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Habs' PK changed tide with early 5-on-3 kill

By Dan Rosen - NHL.com Senior Writer

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Habs' PK changed tide with early 5-on-3 kill
The Canadiens faced a moment of truth when they had to kill a 5-on-3 situation while up 2-0 early in Game 6 -- not only didn’t they allow a goal, they didn’t let the Capitals get a single shot against goalie Jaroslav Halak.
MONTREAL -- Jaroslav Halak deserved the first star of the night for his 53 saves. He deserved to hear his name being chanted by the 21,273 screaming fans inside Bell Centre. He deserved to be lauded by his teammates.

The Montreal Canadiens goalie deserved every accolade, big or small, that he got Monday night and will get until the puck is dropped for Game 7 at Verizon Center on Wednesday night.

But even Halak knows that Hal Gill, Josh Gorges, Tomas Plekanec and Tom Pyatt deserve their share of the credit for how they stifled and stymied the Washington Capitals for 75 seconds during a 5-on-3 late in the first period Monday night. Without that enormous penalty kill, maybe Halak isn't the story from the Habs' 4-1 victory in Game 6.

With Gill and Gorges playing back and Plekanec and Pyatt splitting time up top in the triangle, the Canadiens did not let Washington get one shot through to Halak during the 5-on-3. That kill preserved the Habs' early 2-0 lead and was probably the most important part of the game based on the time and the potential for a major momentum shift.

"It was crucial at that time in the hockey game," Montreal coach Jacques Martin said. "They played it extremely well."

Capitals coach Bruce Boudreau was sure that his 1-for-24 power play was finally going to break out during the two-man advantage that got set up because Montreal defenseman Roman Hamrlik inadvertently flipped the puck over the glass.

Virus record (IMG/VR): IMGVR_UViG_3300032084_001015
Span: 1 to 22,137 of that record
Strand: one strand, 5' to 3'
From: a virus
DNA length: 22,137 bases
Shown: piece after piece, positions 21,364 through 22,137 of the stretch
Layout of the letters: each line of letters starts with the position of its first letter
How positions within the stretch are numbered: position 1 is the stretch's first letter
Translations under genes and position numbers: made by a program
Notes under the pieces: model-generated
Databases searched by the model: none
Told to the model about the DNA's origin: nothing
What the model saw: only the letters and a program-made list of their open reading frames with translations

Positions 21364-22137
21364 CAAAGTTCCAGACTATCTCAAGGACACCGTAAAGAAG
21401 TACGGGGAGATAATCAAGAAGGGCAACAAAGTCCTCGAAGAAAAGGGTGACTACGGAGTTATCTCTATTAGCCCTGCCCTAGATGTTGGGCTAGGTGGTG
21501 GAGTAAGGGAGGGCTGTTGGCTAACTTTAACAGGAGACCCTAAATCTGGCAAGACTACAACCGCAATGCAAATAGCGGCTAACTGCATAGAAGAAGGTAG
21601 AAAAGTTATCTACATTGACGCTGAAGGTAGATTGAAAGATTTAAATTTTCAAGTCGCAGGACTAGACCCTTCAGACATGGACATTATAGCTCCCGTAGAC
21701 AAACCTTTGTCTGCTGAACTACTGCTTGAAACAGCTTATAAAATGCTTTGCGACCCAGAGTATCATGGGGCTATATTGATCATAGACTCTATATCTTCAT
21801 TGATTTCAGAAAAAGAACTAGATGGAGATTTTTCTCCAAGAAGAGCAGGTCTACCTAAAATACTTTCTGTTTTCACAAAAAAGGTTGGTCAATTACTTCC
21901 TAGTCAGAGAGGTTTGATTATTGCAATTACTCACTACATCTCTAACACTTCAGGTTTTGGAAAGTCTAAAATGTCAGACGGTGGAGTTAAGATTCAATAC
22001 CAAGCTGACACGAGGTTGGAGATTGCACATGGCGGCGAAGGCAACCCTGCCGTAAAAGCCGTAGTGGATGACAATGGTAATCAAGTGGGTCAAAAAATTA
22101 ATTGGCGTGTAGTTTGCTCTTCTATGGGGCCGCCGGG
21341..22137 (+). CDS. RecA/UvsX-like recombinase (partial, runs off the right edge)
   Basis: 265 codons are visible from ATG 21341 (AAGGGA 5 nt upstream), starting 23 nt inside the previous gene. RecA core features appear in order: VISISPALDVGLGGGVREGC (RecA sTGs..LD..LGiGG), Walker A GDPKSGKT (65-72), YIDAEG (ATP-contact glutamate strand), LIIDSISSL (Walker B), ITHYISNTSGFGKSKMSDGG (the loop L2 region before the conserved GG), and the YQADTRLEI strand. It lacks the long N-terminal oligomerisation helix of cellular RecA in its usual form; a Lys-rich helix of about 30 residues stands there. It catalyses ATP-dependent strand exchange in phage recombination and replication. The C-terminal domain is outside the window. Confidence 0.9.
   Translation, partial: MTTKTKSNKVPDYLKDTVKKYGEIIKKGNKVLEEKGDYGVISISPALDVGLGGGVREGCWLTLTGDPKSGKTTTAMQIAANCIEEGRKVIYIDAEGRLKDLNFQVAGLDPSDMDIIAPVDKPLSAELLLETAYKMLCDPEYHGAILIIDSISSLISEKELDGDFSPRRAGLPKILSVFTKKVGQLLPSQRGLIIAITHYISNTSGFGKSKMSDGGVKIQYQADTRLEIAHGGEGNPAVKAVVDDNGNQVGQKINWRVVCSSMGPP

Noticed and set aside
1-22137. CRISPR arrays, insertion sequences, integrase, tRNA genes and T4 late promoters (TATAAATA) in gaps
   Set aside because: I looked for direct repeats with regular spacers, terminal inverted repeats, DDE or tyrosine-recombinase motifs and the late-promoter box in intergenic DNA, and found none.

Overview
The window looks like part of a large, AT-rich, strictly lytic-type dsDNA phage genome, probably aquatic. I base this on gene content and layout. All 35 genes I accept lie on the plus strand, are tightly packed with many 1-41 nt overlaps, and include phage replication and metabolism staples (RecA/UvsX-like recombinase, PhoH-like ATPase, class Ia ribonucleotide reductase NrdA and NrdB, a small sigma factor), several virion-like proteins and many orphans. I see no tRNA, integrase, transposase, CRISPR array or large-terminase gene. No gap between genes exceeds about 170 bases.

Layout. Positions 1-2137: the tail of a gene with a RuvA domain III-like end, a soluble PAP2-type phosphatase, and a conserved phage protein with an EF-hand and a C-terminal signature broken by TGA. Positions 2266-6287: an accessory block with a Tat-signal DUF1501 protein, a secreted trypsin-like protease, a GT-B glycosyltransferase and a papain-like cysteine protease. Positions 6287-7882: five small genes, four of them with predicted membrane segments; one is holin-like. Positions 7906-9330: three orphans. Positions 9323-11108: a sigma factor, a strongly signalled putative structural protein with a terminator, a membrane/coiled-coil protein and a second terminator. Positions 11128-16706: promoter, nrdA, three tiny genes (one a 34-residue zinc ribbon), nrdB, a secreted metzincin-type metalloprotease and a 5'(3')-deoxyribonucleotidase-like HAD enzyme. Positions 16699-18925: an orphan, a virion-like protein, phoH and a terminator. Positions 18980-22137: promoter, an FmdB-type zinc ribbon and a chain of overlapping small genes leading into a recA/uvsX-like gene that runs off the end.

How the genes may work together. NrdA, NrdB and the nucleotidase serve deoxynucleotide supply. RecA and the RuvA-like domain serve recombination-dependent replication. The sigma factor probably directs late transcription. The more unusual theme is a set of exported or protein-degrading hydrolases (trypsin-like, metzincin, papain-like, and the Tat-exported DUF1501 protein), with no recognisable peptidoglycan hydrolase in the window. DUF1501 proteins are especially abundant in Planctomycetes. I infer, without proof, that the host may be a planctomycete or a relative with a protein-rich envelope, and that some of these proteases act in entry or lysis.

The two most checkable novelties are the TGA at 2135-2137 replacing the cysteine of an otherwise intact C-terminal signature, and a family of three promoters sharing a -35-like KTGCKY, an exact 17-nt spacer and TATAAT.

But, as has been the case with the Caps' broken power play all series, they were not able to get off quality shots. Boudreau said it was because they were "being too cute," but in reality it was because the Canadiens were distorting every possible look the Caps could have had.

Gill dove in the passing lanes, laying out his lurch-like 6-foot-7 frame every time Nicklas Backstrom wanted to make a pass from the right wing half-wall. Gorges kept Ovechkin tamed on the other side. Plekanec covered the backside. When Pyatt came on for him, he did the same thing.

"We just got in the way, and I think more than blocking shots we discouraged a lot of shots," Gill said. "We were on the spot. We had a quick five seconds to talk about our plan before we went out there, and I think we executed pretty well."

Montreal didn't allow Washington any good looks off of cross-crease passes because those passes were taken away. The point shots were also negated.

The Capitals had no choice but to look cute during the 5-on-3 because they couldn't get anything to the front of the net.

"I thought we had a good game plan, and the three of us that were out there, the biggest thing is we moved in sync. When the puck moved down, we all rotated in the right patterns. We didn't get confused or running around. We were able to stay tight and stay in the lanes."
-- Josh Gorges

"I thought we did a great job of keeping them to the outside and forcing them into a lot of tough plays and tough passes, shots they didn't want to shoot, and it deterred them from shooting," Gorges said. "If you're in the lane, any good player with his head up is not going to shoot it because he's not going to get it through.
 
"I thought we had a good game plan, and the three of us that were out there, the biggest thing is we moved in sync. When the puck moved down, we all rotated in the right patterns. We didn't get confused or running around. We were able to stay tight and stay in the lanes."

The momentum shift during those meaningful 75 seconds could be felt on the Habs' bench.

"Tremendous job by the guys out there," forward Michael Cammalleri said. "Great stick by Josh to make some reads there and take passes away, and by Hal to get big and take out the shots that they wanted. And our best penalty killer is the goalie once again."

He was for the Capitals' remaining four power plays, but not on the 5-on-3. Halak didn't have to be.
 
"Our guys did a great job because they didn't have any shots on me, they blocked so many shots," Halak said. "Hal Gill on the left side did an amazing job there and he gave them no chance to pass it or shoot it. He was like a second goalie out there."

Follow Dan Rosen on Twitter at: @drosennhl


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